Evidence now exists, researchers at Johns Hopkins
report, to support a dramatic change in the way hundreds of
thousands of Americans with a form of heart failure should
In a follow-up to previous work, Hopkins cardiologists
say that patients with nonsystolic heart failure may
benefit more from pacemakers to speed up the heartbeat
rather than from continual long-term use of beta blockers,
drugs that slow down the heartbeat.
It is estimated that almost half the 550,000 Americans
newly diagnosed each year with heart failure have the
"Cardiologists are constantly being forced to rethink
heart failure because one size does not fit all," said
senior study investigator David Kass, the Abraham and
Virginia Weiss Professor of Cardiology at the School of
Medicine and its
Heart Institute. "We really have to be careful about
how we diagnose and approach its treatment.
"We also need to understand all facets and
manifestations of the disease because we are seeing
ever-increasing numbers of older adults who have heart
failure, mostly women over age 50, whose heart pumping
appears to be normal. And their cases are clearly different
from traditional, systolic heart failure, where pumping
function is depressed. However, almost all of the research
over the last three decades has applied only to those with
systolic heart failure," Kass said.
Nonsystolic heart failure is characterized by fairly
normal function of the heart's pumping action, or so-called
ejection fraction, when a person is at rest. This action
falters, however, once daily physical activity begins and
the heart becomes increasingly unable to squeeze out
sufficient blood flow to energy-starved muscles. Even
small tasks, such as getting dressed in the morning, can
leave people exhausted and short of breath. Until now, Kass
noted, researchers had thought the problem was that these
hearts could simply not relax properly, a
so-called failure of their diastolic function.
The Hopkins team plans to launch within the next year
a national study of the use of pacemakers in patients with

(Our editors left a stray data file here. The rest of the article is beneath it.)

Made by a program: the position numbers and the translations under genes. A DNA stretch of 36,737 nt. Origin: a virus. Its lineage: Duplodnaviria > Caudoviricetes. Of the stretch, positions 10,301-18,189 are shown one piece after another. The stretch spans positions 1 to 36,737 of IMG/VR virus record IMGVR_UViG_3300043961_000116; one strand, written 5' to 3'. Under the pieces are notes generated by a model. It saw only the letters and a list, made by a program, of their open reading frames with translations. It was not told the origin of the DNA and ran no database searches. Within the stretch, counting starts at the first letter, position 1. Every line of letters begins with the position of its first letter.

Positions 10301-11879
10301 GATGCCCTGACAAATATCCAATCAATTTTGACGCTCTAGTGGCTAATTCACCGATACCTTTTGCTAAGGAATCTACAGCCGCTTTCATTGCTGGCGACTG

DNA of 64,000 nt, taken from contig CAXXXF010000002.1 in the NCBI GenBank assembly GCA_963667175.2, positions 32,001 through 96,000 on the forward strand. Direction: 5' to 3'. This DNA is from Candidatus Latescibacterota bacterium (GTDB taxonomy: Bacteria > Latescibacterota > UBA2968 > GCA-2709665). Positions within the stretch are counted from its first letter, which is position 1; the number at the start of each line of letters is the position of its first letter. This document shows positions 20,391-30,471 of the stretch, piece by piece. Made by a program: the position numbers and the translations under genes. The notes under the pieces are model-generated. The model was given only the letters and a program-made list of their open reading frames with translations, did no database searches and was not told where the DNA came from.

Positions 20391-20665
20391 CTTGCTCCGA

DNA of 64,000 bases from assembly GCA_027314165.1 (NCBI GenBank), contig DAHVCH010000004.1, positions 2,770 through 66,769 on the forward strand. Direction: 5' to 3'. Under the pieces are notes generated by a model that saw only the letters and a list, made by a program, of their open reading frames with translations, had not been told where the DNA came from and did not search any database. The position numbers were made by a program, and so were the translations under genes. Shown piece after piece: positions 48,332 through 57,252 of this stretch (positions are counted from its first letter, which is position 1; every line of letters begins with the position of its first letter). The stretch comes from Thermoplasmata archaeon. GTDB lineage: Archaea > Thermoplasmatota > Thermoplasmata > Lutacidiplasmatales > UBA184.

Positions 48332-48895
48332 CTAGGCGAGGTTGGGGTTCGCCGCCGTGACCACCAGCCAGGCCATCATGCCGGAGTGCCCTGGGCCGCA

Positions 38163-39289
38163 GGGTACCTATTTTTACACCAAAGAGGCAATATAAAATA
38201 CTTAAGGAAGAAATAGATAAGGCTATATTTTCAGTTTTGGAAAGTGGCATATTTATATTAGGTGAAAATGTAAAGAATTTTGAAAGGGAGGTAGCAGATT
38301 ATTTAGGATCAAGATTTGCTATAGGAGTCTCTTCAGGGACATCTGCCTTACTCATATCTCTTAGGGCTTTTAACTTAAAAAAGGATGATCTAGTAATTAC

this form of the disorder, which is sometimes referred to
as heart failure with preserved ejection fraction or as
heart failure with normal ejection fraction.
In some cases, a combination of drug and device may
work best to control the disease, speeding up the heartbeat
at times, slowing it down at other times.
The latest report from the Johns Hopkins team,
published in the journal Circulation online Nov. 6,
follows presentation of its initial findings at last year's
Scientific Sessions of the American Heart Association.
People with the more common, systolic form of the
disease have a pumping function that is evenly depressed
and weakened at all times, not just with exercise or
activity. Beta blockers have been proven widely effective
in minimizing the stresses placed on the failing heart
during physical activity, when the body needs to more
quickly squeeze out blood to the rest of the body.
The Johns Hopkins study is believed to be one of the
first to do a head-to-head comparison of those with
nonsystolic heart failure and patients with similar medical
histories — including high blood pressure, a
relatively high ejection fraction and overgrown hearts
— but no major symptoms of heart failure. The group
studied was relatively small, Kass said, and involved
mostly African-Americans from the Baltimore region.
Nineteen older men and women with initial symptoms of
nonsystolic heart failure were compared to 17 patients with
no early signs of the disease. African-Americans are at
particular risk for this kind of nonsystolic heart
When all pedaled at increasing levels on a stationary
bike, their hearts filled with blood in a similar way.
However, heart function quickly differed in two key
measures that explained why those with nonsystolic heart
failure could not exercise.
Hearts of participants in the nonsystolic group failed
to keep up, beating on average 44 percent less quickly
during exercise than those of participants without heart
failure. Also during exercise, blood vessels in the heart
failure group did not dilate or expand as much to meet the
increased energy demands from the body's muscles. The
corresponding resistance to blood flow dropped 28 percent
in controls as blood vessels relaxed but dropped only 19
percent in the heart failure group.
In their planned study next year, the Johns Hopkins
scientists will monitor more than 80 men and women with
mild to moderate nonsystolic heart failure. Half will be
taking traditional beta blocker medications, the most
commonly prescribed treatment, while the rest will not. All
will be implanted with a pacemaker and perform exercise
tests to see if their symptoms get better — or are
possibly even reversed.
If the new study validates the preliminary work, Kass
predicts that his research could change the practice
guidelines about how beta blockers and pacemakers are used
in this form of heart failure.
The American Heart Association estimates that more
than 5 million Americans have some form of congestive heart
failure, marked by symptoms such as shortness of breath and
Funding for the reported study was provided by the
National Institutes of Health and the Peter Belfer
Laboratory Foundation. Other researchers were Barry Borlaug
(lead), Vojtech Melenovsky, Laura Shively, Kristy Swigert
and Lewis Becker.